Oregon authorities using DNA in effort to ID young Jane Doe found stuffed in duffel bag

LINCOLN COUNTY, Ore. — Little is known about the girl.

Oregon authorities have yet to identify the child, whose badly decomposed remains were found Dec. 10 in the woods beyond the rest area in the H.B. Van Duzer Forest State Scenic Corridor, a 12-mile stretch along Route 18 in Lincoln, Tillamook, and Polk counties. The girl’s body was estimated to have been there for at least a month.

“Her body was inside a duffle bag that had been concealed in the forest near the rest area,” Oregon State Police officials said in a statement. “Based on the condition of the remains, little was known about the deceased’s race, appearance or other identifying characteristics.”

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According to the Oregonian, the bag was found by a motorist who had stopped at the rest area. It was hidden away about 75 to 100 yards from the parking lot, along the bank of the Salmon River.

It was unclear to detectives if the girl’s body had been dumped at the rest area or if she’d been thrown in the river elsewhere and floated to the spot where she was found.

Below, see drone footage of the area where the girl’s body was found, courtesy of the Oregonian.

“The biggest challenge is trying to identify who this little girl is,” Lt. Cord Wood, who is leading the team investigating the girl’s death, told the newspaper in January.

The girl, estimated to be between 6 and 10 years old, was wearing a pull-up diaper when her body was found, state troopers said. She was fully dressed, but authorities have withheld details about her clothing.

They have also withheld all information regarding her cause and manner of death, the Oregonian reported.

Authorities said the girl had dark brown or black hair measuring about 12 or 13 inches in length. She stood between 3 feet, 10 inches and 4 feet, 6 inches in height, but her weight could not accurately be determined.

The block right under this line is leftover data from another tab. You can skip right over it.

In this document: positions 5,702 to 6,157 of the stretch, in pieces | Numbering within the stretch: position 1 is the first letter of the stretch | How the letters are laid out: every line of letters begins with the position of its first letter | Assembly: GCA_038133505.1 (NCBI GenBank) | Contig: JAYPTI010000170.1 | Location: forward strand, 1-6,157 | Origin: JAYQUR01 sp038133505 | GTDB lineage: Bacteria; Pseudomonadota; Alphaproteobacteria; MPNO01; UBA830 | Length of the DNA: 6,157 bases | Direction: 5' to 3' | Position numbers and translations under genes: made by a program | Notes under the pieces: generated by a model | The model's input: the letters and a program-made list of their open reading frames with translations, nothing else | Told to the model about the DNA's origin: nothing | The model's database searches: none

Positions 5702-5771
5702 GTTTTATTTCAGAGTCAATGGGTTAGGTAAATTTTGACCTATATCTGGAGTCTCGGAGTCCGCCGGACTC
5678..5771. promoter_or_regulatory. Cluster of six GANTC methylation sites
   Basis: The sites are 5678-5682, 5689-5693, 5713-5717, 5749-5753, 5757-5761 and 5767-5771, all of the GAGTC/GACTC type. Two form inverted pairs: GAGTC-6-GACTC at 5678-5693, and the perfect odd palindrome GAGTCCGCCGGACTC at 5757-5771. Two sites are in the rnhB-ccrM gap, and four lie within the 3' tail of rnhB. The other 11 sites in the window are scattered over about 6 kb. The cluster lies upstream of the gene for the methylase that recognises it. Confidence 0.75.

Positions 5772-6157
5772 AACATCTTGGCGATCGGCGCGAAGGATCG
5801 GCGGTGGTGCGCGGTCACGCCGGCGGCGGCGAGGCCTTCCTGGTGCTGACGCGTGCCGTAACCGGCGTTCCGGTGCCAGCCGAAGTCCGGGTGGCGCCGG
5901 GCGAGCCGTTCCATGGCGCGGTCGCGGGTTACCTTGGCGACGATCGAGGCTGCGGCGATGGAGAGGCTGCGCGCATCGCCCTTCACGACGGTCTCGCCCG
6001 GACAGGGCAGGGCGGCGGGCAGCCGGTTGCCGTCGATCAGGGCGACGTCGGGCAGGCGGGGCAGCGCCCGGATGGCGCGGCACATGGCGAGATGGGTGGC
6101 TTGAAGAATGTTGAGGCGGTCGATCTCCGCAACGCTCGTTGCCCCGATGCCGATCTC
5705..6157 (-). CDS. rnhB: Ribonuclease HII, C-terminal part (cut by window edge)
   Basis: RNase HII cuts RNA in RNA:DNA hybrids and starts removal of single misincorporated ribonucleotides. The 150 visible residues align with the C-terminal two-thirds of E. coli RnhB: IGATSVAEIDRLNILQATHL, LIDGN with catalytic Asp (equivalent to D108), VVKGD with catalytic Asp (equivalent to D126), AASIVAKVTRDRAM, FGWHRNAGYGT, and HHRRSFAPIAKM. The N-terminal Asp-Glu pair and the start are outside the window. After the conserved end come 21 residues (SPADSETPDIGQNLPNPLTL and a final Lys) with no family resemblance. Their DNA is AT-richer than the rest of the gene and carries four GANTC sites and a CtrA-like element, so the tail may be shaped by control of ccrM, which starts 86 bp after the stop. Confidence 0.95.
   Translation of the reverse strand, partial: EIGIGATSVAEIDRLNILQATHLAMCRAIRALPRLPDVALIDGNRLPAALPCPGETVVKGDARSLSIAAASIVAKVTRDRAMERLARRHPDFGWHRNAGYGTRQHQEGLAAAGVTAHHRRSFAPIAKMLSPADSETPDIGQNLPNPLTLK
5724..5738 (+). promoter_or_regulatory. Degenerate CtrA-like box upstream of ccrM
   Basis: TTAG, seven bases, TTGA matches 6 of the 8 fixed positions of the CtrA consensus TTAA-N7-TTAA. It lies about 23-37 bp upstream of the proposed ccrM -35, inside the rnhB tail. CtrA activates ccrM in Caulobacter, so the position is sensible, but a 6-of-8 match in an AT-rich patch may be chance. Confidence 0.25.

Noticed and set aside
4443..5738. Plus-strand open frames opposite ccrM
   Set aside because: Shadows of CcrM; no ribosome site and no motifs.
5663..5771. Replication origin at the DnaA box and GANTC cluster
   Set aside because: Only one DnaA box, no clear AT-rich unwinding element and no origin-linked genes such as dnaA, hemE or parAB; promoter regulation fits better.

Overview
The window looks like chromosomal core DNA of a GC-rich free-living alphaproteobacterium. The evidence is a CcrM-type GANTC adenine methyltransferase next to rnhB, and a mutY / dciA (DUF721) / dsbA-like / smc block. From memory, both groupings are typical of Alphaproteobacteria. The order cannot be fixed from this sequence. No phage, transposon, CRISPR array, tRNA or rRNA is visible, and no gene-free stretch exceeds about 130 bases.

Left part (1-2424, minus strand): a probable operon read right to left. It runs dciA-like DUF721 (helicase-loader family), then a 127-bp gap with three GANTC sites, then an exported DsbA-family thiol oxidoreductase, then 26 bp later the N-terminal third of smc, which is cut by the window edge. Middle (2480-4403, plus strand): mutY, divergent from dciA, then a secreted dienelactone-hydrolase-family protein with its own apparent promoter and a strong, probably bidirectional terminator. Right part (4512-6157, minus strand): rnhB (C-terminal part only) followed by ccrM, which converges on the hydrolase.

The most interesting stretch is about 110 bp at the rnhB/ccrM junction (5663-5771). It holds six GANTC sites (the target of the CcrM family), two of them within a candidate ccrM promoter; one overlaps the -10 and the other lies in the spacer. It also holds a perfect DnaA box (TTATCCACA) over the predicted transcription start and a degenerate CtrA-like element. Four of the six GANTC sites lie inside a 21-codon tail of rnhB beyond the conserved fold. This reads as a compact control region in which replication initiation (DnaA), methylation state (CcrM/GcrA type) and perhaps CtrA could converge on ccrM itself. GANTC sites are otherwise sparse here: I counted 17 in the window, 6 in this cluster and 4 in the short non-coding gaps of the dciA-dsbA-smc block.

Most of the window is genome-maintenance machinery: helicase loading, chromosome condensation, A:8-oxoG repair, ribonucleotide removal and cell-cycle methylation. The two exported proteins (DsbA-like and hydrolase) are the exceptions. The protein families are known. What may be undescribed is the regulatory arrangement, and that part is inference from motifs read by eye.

Detectives immediately reached out to the National Center for Missing & Exploited Children to identify the girl. The nonprofit organization, working with a forensic artist from the Clackamas County Sheriff’s Office, distributed a black and white drawing of what the girl may have looked like.

They also used a private lab to extract DNA from the girl’s remains.

“Over the past six months, detectives have definitively ruled out more than 60 potential missing kids from information provided by NCMEC and tips from the public,” state police officials said.

After several months with no answers, troopers turned to Parabon Nanolabs, a Virginia-based genetics company that specializes in genetic genealogy. In the past three years, Parabon has helped law enforcement agencies in the U.S. and Canada identify more than 165 suspects or persons of interest in unsolved criminal cases.

Parabon has also helped to identify dozens of unidentified bodies, including Oregon’s coldest John Doe case. Authorities in Jackson County announced last week that DNA and genetic genealogy had helped them identify the remains of a toddler found in 1963 as 2-year-old Steven “Stevie” Crawford.

Stevie’s remains were found by a man who snagged his blanket-wrapped body while fishing in the Keene Creek Reservoir.

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Parabon conducted DNA phenotyping, which takes DNA from an unidentified person and predicts details of the person’s ancestry and physical characteristics.

The girl’s DNA indicates she is mostly Caucasian with some Central American ancestry, according to state troopers. The testing predicted that she had hazel eyes and a fair complexion with no freckles.

The phenotyping allowed the NCMEC to colorize the forensic sketch to better match what Jane Doe might have looked like.

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Investigators theorize that the girl, who likely died in November, was never reported missing.

“There is a chance that nobody other than whoever put her there knows she was missing, but we are hoping there is somebody that misses this kid,” Wood told the Oregonian.

Anyone with information on the girl’s identity or her death is asked to call Oregon State Police investigators at 800-442-0776 or *OSP (*677). They can also call the NCMEC at 800-THE-LOST (843-5678).

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